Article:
Eric Ward was born in 1945 in St. Ives, Cornwall, where he has lived for most of his life. After leaving school, he worked as a fisherman until 1985 when he became St. Ives Harbour Master.
In 1964 he joined the RNLI as a St. Ives Lifeboat man, was promoted to Coxswain in 1989 and retired after 36 years of service in 2000. Always interested in art, Eric started painting in 1987 at the St. Ives School of Painting.
Since then his work has been shown widely, and he has expanded into etching. In 1996 BBC2 featured Eric’s life, “Oils and Oilskins” on Video Diaries. A year in the making, the programme was acclaimed by The Times.
In January 2003 Halsgrove published a large-format 144-page book including over 100 painting in full colour and entitled Eric Ward’s St. Ives: From His Studio and Beyond.
In 2003 he took early retirement from the harbourmasters position to concentrate fully on his painting, having retired from the lifeboat three years earlier.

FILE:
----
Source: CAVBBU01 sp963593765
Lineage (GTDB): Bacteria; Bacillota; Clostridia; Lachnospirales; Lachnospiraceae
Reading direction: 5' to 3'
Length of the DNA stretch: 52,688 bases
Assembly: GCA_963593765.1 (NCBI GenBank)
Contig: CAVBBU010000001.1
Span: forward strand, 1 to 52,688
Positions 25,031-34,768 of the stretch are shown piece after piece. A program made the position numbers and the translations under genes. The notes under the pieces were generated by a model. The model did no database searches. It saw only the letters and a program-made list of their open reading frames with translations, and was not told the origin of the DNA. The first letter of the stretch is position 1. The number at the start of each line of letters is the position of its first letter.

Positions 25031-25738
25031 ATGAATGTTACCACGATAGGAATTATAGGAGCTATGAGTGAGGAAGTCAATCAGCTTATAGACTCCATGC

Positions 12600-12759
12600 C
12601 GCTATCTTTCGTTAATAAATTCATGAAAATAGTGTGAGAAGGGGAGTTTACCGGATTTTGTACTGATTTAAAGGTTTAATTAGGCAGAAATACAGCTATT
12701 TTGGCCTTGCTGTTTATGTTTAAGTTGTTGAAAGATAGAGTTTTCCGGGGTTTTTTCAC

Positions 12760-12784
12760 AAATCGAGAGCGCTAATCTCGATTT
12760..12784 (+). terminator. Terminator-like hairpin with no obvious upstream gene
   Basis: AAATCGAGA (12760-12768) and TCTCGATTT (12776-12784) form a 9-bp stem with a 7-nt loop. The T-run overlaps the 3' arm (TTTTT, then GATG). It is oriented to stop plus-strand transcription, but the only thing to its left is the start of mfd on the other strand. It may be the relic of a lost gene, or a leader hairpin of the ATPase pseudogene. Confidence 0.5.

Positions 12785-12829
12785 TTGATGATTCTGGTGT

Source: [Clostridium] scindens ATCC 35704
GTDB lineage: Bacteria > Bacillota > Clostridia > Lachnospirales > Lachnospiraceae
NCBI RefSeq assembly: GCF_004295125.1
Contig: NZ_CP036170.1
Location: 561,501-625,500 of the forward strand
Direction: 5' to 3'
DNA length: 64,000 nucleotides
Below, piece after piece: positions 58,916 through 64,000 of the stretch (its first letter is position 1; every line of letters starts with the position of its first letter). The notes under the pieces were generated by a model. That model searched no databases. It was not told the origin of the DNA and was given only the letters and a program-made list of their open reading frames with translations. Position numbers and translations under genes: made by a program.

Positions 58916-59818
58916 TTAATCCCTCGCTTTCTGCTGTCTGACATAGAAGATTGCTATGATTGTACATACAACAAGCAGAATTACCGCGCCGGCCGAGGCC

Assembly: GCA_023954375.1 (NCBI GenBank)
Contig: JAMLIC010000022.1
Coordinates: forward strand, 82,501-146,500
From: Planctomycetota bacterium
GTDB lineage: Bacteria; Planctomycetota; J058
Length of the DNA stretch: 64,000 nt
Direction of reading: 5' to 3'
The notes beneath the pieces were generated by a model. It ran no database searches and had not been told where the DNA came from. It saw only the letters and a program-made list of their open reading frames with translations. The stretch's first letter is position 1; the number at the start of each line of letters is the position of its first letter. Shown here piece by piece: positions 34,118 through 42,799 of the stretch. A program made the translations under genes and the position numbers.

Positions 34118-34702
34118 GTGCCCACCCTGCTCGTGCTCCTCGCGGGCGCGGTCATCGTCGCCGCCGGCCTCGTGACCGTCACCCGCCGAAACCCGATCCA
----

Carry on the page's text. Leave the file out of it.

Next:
A new book of paintings and drawings with a forward by Alison Bevan, Director of the Penlee House Gallery and Museum in Penzance, Cornwall was published in May 2013.
Born in Manchester in 1951, Linda Weir studied at Manchester Metropolitan University, attaining a foundation in Visual Studies, a BA (Hons) in Fine Art and a PGCE in Art. In 1988 she received an MA in Fine Art, painting, from Nottingham Trent University.
Linda has held numerous teaching positions, including in 1983 and 2003 a post at the University of Nottingham and Manchester Metropolitan University. She was a member of the Manchester Academy of Fine Art and a founder member of the Manchester Artists Studio Association.